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Lunchtime Piano Recital - Larkhall

“Entrancing” (Jim DeRogatis) neoclassical composer/pianist Larkhall brings classical virtuosity to his “vividly beautiful work” (Hämeenkyrön Sanimax), weaving technology into his live performance through computer-generated visuals created algorithmically from his music as he plays.

The Sea Was Never Blue, his 2019 self-produced album of solo piano music, pairs each of ten new works for piano with a short film in which each note corresponds to an event on-screen. To create these visualisations, Larkhall recorded digital data from his home studio’s piano along with the audio, allowing him to create algorithms that transform the musical data into shapes and colours onscreen.

Before embarking on a career as a composer, Larkhall was a concert pianist, winning a prize for new music in the International Shostakovich Piano Competition, collaborating with multi-Grammy-award-winning ensemble eighth blackbird, and premiering works by several notable American composers. As a composer himself, he has worked with Pulitzer finalist Tod Machover (MIT) and Milton Mermikides (Royal College of Music) among others. While resident at the Arteles Centre he was the Ritari Hyvämielksi, a Finnish ‘cultural knighthood’ for his works for new media. His cultural- commentary tech-intervention Cuddlr saw 250,000+ downloads, global press coverage, and a spot in WIRED magazine's top 100 apps. His algorithmic video work has screened at the Shanghai Expo and Museum of Rome; his contributions to music-recognition app Shazam were used by 400 million people and featured as Apple's App of the Day.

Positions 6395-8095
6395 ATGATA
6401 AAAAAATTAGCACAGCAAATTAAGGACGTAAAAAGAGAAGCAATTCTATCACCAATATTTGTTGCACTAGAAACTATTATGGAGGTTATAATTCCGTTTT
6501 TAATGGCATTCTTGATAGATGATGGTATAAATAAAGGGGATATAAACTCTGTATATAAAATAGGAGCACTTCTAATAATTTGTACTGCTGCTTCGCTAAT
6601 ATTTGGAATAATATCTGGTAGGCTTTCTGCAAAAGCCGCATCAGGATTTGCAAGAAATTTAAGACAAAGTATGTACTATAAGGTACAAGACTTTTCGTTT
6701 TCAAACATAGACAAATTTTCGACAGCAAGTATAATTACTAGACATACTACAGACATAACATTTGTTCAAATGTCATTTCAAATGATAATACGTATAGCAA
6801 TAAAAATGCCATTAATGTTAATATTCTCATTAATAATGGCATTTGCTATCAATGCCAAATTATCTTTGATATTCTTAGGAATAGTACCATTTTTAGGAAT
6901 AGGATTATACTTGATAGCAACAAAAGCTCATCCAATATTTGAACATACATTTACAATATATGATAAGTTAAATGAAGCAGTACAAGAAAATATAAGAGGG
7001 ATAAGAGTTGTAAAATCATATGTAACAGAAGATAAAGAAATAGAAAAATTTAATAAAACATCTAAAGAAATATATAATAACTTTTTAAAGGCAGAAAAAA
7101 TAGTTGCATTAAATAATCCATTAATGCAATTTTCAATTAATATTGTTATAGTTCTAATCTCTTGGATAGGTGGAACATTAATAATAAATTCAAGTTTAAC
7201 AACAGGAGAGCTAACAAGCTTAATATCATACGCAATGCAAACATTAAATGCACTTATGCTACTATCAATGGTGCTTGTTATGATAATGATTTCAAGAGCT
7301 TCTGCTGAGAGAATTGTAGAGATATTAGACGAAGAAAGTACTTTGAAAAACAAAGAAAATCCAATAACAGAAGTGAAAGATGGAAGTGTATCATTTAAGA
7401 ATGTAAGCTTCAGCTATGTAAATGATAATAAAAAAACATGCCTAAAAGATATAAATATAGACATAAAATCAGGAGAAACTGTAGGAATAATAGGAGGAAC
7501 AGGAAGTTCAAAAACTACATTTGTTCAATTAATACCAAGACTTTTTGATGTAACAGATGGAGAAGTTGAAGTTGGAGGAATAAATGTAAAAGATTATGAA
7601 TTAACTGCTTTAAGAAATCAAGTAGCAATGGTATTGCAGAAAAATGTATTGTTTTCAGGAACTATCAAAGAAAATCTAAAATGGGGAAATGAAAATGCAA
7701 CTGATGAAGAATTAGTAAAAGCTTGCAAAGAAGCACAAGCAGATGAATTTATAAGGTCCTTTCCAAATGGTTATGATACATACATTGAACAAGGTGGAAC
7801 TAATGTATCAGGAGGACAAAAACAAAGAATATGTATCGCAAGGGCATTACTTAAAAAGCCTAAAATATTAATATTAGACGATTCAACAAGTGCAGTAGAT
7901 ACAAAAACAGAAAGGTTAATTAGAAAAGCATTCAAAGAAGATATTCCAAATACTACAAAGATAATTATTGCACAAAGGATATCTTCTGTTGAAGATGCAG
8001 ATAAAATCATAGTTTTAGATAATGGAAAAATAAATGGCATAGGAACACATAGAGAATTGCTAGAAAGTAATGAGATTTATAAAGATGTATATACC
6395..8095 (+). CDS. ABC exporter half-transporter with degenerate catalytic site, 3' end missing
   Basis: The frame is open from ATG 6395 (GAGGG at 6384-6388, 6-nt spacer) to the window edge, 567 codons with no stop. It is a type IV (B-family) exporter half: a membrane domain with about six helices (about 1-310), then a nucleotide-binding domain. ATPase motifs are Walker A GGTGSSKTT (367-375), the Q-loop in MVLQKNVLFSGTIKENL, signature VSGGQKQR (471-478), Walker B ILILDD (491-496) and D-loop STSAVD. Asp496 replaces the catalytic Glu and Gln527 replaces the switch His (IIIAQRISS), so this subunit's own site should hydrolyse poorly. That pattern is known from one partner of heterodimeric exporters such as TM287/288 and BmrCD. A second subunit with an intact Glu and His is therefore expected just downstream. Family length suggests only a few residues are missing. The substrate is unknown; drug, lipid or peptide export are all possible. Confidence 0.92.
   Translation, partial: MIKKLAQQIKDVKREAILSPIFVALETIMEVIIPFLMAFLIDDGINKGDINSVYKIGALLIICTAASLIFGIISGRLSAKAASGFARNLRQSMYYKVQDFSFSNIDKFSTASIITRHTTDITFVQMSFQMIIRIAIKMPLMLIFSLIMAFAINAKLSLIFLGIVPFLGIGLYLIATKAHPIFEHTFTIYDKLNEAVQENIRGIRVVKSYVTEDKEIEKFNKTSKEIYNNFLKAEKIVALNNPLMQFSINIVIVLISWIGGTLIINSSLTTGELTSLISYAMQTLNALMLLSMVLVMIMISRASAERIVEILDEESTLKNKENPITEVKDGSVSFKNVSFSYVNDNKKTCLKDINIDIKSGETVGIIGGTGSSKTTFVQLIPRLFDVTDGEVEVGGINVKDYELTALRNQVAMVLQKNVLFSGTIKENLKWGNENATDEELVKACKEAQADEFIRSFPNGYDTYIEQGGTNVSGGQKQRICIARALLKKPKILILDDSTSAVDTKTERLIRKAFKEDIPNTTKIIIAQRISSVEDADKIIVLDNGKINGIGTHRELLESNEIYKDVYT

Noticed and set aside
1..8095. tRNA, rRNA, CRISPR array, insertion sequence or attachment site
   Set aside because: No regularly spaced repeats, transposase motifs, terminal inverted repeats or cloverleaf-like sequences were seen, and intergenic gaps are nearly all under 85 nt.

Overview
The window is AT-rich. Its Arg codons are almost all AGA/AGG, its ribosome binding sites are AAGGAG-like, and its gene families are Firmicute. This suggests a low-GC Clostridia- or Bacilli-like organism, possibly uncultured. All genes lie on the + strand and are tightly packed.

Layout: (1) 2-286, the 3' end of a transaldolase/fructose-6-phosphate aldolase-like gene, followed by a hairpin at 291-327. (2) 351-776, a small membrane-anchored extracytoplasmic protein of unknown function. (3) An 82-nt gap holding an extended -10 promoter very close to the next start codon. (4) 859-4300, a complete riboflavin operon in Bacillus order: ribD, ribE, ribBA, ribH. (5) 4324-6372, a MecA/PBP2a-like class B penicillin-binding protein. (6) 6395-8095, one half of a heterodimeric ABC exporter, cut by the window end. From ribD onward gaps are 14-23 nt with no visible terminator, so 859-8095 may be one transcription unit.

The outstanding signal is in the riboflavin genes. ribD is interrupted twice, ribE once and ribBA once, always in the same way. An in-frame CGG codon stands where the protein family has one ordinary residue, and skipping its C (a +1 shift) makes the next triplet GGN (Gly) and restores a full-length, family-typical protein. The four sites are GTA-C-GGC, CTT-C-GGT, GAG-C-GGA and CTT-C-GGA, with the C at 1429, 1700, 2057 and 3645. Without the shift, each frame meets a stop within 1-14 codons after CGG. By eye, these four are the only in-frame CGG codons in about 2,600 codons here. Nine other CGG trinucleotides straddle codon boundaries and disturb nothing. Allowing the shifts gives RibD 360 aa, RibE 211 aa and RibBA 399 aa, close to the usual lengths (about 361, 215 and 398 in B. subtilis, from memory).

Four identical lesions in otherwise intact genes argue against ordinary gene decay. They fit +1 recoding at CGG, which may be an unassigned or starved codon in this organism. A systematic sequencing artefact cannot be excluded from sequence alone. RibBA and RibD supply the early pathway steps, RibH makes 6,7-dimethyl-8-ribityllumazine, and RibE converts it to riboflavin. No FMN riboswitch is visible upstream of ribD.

Larkhall is a resident at Bristol’s Pervasive Media Studio, a hub for creative technologists. In 2018 he was awarded a residency to develop his microcontroller-based biomimetic electronic sculpture Here I am here I am (Synthetic community #1) in collaboration with research scientists at Wageningen University (NL). This led to a series of public events including a TEDx talk and a presentation to University of Bristol’s Computational Neuroscience Unit.

He holds an MPhil from University of Cambridge’s Centre for Music & Science and was named a “Rising Star” by the school’s Festival of Ideas. He has published and presented internationally on musical aspects of human-computer interaction.